Can I? Should I? and Shall I?…in Sinhala (Part 2/3)

Can Shall Should -P2-1This is the 2nd Part of the blog-post series “Can I? Should I? and Shall I?… in Sinhala”.

For those of you who haven’t yet read Part 1, I suggest you first take a look at it by clicking here and later returning to this post.

It’ll make your understanding that much better.

For the rest of you, in order to make it as simple as possible, I’ll be using the same examples and same approach when discussing the next group in our list, which is The “Should I?” Group.

Let’s go…


2. The “Should I?” Group:

This group consists of:

  1. “Should I…?”
  2. “Must I…?”
  3. “Do I have to…?”
  4. “Do I need to…?”

In spoken Sinhala, we use the same words and sentence structure to express the above 4 types of sentences.

Let me show you what I mean…


Learning to ask “Should I eat?”, “Must I eat?”, “Do I have to eat?”, and “Do I need to eat?”

Let’s first learn how to say the positive statements, “I should eat”, “I must eat”, “I have to eat”, and “I need to eat”.

You might remember that we covered this in an earlier post when we learned how to say “I need” in Sinhala with a verb.

The grammar rule was as follows:


To say “I need” with a verb we use the following sentence structure:

ma∙mȧ + [infinitive of the verb] + ō∙né

For example, the infinitive of “eat” (which in English is “to eat”) is kan∙nȧ in Sinhala. Therefore…

“I should eat” / “I must eat” / “I have to eat” / “I need to eat”

ma∙mȧ   kan∙nȧ   ō∙né


(ma∙mȧ = “I”; kan∙nȧ = “to eat”; ō∙né = “want” (but note that when it is used with ma∙mȧ, it changes the meaning to “should”/”must”/”have to”/”need to”)

To convert these positive statements into question forms, let’s use the grammar rule we saw in Part 1 and add dhȧ to the end:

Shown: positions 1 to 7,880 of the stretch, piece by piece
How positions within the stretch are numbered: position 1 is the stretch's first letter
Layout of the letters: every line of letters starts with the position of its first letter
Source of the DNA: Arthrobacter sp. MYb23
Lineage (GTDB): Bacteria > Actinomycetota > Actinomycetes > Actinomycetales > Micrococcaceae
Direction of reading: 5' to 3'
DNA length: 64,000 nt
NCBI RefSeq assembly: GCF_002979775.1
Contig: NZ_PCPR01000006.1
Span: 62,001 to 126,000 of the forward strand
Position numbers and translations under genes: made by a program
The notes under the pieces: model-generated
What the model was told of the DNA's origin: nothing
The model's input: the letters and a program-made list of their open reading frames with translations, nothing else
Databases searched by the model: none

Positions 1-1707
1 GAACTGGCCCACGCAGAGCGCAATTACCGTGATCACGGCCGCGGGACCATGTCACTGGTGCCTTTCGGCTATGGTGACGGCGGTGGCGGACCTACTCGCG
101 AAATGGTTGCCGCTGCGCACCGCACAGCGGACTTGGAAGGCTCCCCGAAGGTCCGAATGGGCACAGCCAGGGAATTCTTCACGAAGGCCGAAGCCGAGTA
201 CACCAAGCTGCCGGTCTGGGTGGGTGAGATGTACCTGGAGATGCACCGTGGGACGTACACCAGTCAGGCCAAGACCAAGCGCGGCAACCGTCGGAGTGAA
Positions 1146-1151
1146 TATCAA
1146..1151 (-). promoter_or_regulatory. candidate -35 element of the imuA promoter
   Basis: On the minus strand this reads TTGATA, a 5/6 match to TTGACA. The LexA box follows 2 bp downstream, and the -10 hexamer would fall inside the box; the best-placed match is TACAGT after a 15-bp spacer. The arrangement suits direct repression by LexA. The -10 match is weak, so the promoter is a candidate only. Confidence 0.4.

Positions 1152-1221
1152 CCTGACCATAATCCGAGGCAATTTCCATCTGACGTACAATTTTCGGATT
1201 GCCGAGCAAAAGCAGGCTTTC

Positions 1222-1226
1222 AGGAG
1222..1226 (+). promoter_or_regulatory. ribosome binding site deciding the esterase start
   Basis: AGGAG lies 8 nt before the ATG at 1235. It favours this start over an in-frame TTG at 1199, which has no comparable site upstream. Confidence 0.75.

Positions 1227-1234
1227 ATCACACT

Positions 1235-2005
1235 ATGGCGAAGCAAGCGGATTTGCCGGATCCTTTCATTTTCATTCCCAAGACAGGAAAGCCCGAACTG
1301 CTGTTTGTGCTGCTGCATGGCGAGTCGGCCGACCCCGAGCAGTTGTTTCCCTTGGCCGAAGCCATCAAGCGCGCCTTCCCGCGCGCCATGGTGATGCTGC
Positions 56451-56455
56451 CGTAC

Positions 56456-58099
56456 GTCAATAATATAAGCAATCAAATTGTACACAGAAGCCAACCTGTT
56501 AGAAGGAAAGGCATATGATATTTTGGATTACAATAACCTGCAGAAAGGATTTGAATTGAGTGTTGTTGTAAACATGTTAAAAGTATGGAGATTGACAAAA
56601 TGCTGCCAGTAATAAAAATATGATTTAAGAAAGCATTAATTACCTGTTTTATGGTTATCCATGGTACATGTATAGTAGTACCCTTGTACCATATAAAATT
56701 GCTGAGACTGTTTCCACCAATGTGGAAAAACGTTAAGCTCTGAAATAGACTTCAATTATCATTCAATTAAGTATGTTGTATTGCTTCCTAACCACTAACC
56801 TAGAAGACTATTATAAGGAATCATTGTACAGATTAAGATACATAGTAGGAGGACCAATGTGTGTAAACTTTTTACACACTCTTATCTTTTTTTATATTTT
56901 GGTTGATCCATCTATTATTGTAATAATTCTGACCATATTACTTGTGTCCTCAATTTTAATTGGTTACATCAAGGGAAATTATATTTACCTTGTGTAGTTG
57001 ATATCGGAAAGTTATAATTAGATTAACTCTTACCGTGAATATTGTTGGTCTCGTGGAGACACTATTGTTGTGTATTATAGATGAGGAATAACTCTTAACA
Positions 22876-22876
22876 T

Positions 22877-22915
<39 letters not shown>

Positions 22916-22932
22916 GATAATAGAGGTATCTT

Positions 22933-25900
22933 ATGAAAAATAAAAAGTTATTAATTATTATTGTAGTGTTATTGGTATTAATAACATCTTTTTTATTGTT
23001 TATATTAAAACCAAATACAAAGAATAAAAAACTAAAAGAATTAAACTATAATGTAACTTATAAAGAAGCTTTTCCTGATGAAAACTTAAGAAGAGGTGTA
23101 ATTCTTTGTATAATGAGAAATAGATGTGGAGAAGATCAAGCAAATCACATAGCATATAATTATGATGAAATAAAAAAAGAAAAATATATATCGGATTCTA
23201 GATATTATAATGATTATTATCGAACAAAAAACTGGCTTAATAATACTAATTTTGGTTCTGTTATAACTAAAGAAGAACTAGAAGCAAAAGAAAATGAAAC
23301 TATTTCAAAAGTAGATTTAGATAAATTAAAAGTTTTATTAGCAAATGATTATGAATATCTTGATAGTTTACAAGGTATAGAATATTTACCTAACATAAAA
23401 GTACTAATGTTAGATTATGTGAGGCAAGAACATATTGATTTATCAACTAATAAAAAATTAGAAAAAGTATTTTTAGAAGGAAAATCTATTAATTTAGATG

“Should I eat?” / “Must I eat?” / “Do I have to eat?” / “Do I need to eat?”

ma∙mȧ   kan∙nȧ   ō∙né∙dhȧ?


(ma∙mȧ = “I”; kan∙nȧ = “to eat”; ō∙né∙dhȧ = “want?” (but note that when it is used with ma∙mȧ it changes its meaning to “should?”/”must?”/”have to?”/”need to?”)

And that’s all for the “Should I?” Group!



We are 2/3 completed on this blog series. Easier than you first thought, right?

But before we end Part 2, let’s once again look at some other similar sample phrases that you can start using immediately:


“Should I / Must I / Do I have to / Do I need to…

…eat something?”ma∙mȧ   mo∙nȧ∙va∙ha∙ri   kan∙nȧ   ō∙né∙dhȧ?      
…drink some water?”ma∙mȧ   va∙thu∙rȧ   pod∙dak   bon∙nȧ   ō∙né∙dhȧ?      
…come in?”ma∙mȧ   ae∙thu∙lȧ∙tȧ   én∙nȧ   ō∙né∙dhȧ?      
…go?ma∙mȧ   yan∙nȧ   ō∙né∙dhȧ?      
…go with you?”ma∙mȧ   o∙yaath   ék∙kȧ   yan∙nȧ   ō∙né∙dhȧ?      
…help you?”ma∙mȧ   o∙yaa∙tȧ   u∙dhauw   kȧ∙ran∙nȧ   ō∙né∙dhȧ?      
…ask you a question?”ma∙mȧ   o∙yaa∙gén   prash∙nȧ∙yak   a∙han∙nȧ   ō∙né∙dhȧ?      


If everything seems clear to you so far (first of all, well done) then go straight to Part 3 (spoiler alert: it’s the EASIEST of all 3 parts).

If not, leave your question below and I’ll get back to you with an answer.

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17 Responses to Can I? Should I? and Shall I?…in Sinhala (Part 2/3)

  1. Wendy August 7, 2013 at 09:41 #

    Hi Dilshan,

    I’m back after a shirt break and I have so much new content of yours to peruse… I’m super excited! But first… a question!
    A yet kiyanna – Say it again
    A yet kiyanna dha – Should I say it again… according to my textbook.
    So could I also say:
    Mama a yet kiyanna onedha?
    It sounds more correct to me, but I could be in the dark about some rule or other…
    Could you help me? Thanks :)!

    • Dilshan Jayasinha August 7, 2013 at 16:06 #

      Hi Wendy,

      First, a small correction: